Learning theories are the models that try to explain how people learn. These theories are at the foundation of educational psychology and have a profound influence on how people teach as well.
Since TESOL is focused on teaching language specifically it should not be surprising that learning theories influence TESOL as well. In this post, we will look at several common learning theories and how they influence TESOL.
Behaviorism & Skill Learning
Behaviorism states that learning is a process of developing specific actions in response to specific stimuli. Through repetition, habits were developed. In many methods of TESOL, such as the audiolingual method, you can see a focus on a great deal of repetition. This style of teaching is due in part to behaviorism.
Skill learning is really another variety of Behaviorism. Skill learning focuses on the development of integrated abilities through practice. The skill is considered mastered when it becomes automatic. Most methods have some element of skills learning.
Cognitive learning is focused on how individuals store, encode and use knowledge. Through clear carefully planned instruction, students will be able to achieve lesson objectives. Teaching happens inductively and deductively with students using their knowledge to practice what they have learned. Situational language teaching has been influenced by this theory as it focuses on the students acquiring an understanding of the knowledge to use in various settings.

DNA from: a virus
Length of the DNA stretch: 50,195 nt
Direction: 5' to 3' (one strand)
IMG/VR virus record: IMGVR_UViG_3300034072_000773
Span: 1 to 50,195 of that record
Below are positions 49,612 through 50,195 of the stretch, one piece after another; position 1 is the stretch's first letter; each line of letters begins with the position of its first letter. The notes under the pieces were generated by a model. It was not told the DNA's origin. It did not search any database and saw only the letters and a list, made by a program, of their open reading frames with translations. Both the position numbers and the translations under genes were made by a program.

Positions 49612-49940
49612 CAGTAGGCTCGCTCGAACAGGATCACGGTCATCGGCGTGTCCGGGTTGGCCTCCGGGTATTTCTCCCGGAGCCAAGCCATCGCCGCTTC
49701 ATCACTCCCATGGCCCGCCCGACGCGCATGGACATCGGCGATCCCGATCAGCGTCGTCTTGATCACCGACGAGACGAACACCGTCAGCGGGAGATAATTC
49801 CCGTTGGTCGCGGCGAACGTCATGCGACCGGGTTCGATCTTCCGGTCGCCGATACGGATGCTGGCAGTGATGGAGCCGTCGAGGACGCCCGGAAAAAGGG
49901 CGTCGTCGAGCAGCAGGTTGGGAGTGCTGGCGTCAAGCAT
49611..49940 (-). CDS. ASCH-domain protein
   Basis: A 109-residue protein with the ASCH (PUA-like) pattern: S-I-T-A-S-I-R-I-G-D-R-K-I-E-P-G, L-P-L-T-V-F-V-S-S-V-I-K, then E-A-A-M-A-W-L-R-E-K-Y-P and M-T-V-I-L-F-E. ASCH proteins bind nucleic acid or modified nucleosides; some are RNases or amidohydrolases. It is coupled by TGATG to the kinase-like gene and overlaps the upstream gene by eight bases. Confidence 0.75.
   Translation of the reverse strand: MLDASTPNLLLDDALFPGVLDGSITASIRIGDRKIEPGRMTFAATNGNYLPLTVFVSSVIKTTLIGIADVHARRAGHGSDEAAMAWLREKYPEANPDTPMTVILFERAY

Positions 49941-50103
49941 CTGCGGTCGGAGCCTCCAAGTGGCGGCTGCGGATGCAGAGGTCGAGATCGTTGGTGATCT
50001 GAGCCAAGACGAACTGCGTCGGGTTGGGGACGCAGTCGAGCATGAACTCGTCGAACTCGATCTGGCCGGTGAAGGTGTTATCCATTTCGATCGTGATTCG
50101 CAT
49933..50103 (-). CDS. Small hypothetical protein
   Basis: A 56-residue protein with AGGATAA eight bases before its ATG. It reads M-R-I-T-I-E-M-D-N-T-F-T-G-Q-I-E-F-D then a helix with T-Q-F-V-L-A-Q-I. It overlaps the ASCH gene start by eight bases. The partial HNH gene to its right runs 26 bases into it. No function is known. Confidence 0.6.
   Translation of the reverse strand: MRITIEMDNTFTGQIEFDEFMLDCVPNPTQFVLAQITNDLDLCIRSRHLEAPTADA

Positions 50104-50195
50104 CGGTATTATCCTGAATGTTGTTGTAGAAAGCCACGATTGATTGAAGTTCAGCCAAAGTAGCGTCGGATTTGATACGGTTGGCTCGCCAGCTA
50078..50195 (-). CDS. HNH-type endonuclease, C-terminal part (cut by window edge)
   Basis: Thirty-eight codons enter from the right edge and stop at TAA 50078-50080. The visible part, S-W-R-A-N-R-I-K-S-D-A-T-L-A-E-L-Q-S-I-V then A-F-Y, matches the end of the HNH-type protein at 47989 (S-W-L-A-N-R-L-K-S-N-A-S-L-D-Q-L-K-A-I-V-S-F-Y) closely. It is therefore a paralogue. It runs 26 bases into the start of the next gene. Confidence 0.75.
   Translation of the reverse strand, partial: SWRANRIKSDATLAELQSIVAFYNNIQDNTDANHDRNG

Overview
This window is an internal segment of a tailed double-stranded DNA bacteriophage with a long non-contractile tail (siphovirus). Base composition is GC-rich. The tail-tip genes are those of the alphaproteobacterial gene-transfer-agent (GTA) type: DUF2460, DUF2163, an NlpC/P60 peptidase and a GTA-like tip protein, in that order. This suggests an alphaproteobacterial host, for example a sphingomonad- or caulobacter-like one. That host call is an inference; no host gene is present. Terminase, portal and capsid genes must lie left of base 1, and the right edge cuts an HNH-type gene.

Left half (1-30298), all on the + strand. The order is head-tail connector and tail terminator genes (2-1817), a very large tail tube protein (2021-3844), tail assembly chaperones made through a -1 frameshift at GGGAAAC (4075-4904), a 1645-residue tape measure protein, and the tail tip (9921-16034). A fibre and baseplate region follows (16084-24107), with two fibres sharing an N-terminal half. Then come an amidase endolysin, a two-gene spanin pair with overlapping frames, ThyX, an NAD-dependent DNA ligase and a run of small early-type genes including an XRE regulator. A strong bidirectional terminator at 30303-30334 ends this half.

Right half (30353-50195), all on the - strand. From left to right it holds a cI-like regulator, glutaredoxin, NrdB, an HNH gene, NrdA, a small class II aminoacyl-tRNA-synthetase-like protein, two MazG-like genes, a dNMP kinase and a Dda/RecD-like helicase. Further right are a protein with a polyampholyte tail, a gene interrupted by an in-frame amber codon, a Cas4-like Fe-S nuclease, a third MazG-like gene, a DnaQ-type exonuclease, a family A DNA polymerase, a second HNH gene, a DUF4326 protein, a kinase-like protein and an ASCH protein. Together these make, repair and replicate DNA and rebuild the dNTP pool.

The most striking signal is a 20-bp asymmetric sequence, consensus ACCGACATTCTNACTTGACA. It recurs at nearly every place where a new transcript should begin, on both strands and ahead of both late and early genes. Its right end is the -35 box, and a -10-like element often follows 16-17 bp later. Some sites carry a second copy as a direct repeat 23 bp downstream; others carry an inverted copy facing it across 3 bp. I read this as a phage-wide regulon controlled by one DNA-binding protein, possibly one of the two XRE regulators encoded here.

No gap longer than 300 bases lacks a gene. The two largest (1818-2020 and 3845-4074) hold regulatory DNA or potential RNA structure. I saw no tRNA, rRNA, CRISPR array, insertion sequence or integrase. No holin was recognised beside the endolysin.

Interactional Theory & Constructivism
Interactional theory believes that people learn through working together. However, the experience of working together involves an advanced student with a weaker student. The advance student teaches and guides the weaker student.
Through this experience, both students build or construct knowledge. This development of knowledge through interaction is know constructivism. Constructivism is the internal development of meaning for an individual based on their interaction with those around them. When this interaction happens with a teacher it is called scaffolding.
Methods that focus on collaboration and lots of interaction are derived from interactional and constructivism, Examples include cooperative language learning, community language learning, and task-based language.
Language Theory and Learning Theory
In a previous post, we looked at language theory. If you have been reading all these posts together you might be confused over what language theory is and what learning theory is. Language theory focuses specifically on how people learn a language. On the other a hand, learning theory focuses on how people learn in general.
Both language theories (how people learn languages) and learning theories (how people learn) influences approaches in TESOL. An approach is a set of beliefs in how to teach a language and how students learn a language. In other words, an approach is just a combination of language theories and learning theories. Below is a visual.
Language Theory + Learning Theory = Approach